Twenty-three-year-old Bree Kotomah almost gave up on a burgeoning career in fashion design when hackers compromised her business’s Instagram account in November 2018.
“Unfortunately, at the time I ran everything on Instagram, so when that was gone, that was the whole business gone,” she told BBC Radio 5 Live.
At least half of micro businesses – companies with fewer than nine employees – in the UK are victims of cyber-attacks every year, compared to just a third of other companies, according to the Association of Independent Professionals and the Self-Employed (IPSE).
Ms Kotomah, whose business Boresa Kotomah is based in London, had not studied fashion. She taught herself to sew and began designing clothes in 2018.
Due to interest on Twitter in her fashion styles, she started an Instagram account and gained 5,000 followers in seven months, after a photo of a dress she made went viral.
Interested customers would send her a direct message on Instagram enquiring about prices, and commission her to make the dresses.
Ms Kotomah would invoice her customers using PayPal and mobile app Invoice2go, and her reputation grew by word of mouth and through shares of her outfits on Instagram and Twitter.
But then it all stuttered to a halt.
“I woke up one morning and my account was deleted. I received an email from Instagram saying I had violated some terms and I had done certain things that I know I didn’t do,” she said.
“My business at that time was my livelihood. That was what I was doing full-time. I’m self-employed. So if I’m not making money from working, I’m not making money at all so I was just thinking like, ‘What am I going to do?'”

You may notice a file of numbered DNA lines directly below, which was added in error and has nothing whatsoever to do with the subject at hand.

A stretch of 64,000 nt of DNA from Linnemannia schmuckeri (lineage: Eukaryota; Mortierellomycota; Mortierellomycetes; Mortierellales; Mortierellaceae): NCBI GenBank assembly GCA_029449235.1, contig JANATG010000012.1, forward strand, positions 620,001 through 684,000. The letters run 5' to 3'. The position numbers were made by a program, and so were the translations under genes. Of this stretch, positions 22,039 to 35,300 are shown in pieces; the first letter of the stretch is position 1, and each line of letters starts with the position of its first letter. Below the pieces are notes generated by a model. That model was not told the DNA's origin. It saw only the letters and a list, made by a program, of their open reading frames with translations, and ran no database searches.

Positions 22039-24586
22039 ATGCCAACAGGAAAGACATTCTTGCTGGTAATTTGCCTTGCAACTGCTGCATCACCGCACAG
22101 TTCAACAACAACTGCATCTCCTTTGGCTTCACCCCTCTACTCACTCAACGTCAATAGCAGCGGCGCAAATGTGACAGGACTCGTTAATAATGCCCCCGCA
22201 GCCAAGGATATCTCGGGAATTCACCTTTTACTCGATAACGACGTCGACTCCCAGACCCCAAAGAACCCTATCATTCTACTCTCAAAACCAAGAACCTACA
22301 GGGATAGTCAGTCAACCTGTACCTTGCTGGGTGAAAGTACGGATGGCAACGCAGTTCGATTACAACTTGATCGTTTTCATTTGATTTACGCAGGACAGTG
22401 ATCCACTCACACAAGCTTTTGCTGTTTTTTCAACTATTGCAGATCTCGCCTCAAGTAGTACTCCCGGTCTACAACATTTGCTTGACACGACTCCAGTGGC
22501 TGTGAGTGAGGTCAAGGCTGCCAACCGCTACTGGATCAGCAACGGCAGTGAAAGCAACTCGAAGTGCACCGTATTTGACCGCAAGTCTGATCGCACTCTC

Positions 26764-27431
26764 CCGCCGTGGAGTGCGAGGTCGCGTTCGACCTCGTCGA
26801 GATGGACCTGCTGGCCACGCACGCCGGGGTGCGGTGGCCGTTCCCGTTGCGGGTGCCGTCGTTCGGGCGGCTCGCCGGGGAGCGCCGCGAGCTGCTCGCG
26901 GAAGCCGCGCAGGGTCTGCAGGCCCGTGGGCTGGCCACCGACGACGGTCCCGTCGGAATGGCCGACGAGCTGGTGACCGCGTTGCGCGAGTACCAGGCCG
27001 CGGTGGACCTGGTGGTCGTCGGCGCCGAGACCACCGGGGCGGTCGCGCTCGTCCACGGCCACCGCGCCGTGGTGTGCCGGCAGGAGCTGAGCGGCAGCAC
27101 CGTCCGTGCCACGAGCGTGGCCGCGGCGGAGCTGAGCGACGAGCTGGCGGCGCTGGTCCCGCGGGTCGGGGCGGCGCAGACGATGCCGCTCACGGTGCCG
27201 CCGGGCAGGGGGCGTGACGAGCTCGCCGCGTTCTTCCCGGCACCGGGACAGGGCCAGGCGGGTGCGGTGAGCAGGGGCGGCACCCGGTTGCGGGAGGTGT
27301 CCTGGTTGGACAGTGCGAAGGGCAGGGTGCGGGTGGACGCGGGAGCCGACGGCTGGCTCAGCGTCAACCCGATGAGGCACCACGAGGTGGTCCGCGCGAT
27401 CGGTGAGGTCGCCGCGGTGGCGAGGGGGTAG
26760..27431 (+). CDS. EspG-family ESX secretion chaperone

Ms Kotomah was so disheartened that she stopped designing for two months and considered other jobs. But then she decided to give it one more try. She started a new Instagram account, learned more about running a business, and set up a website showcasing her work that offered ready-to-wear clothing available for immediate purchase.
Ms Kotomah’s designs have been worn by actors, singers, social media influencers and music artistes. Her clients include the likes of Maja Jama, Nush Cope, Ebonee Davis, Chidera Eggerue, AfroB, Labrinth, Lianne La havas, Wiz Kid and Mr Eazi.
In January she set up a second Instagram profile, and eight months later she has been awarded the Young Freelancer of the Year award by the IPSE.
Ms Kotomah’s experience is not an isolated one – it is part of a growing trend affecting people who rely heavily on social media like Instagram to promote their businesses.
‘We lost 7,000 followers instantly’
Clare Vaughan runs the United Colours of Benetton clothing shop in Liverpool. Although she trades under the United Colours of Benetton brand, she owns the shop, and uses an Instagram account to promote her shop.
After her Instagram account was compromised, she struggled to get Instagram to take action, and feels her reputation suffered as a result.
“It was awful, absolutely awful. Seven weeks of stress when they could have just closed that page down instantly. Plus, people had lost trust in me,” she told the BBC.
“We lost 7,000 followers instantly and it’s taken me from October to now [to get] almost 4,000 [new] followers.
“Instagram and Facebook are really, really hard to deal with because they’re an American-based company.”
A spokesperson for Facebook, which owns Instagram, told the BBC: “We use sophisticated measures to stop hackers before they gain access to accounts and we are continuously working to improve our recovery process.
“In the few instances hacking occurs, people can recover accounts through the app and website and we notify people if we see any unauthorised changes to an account.”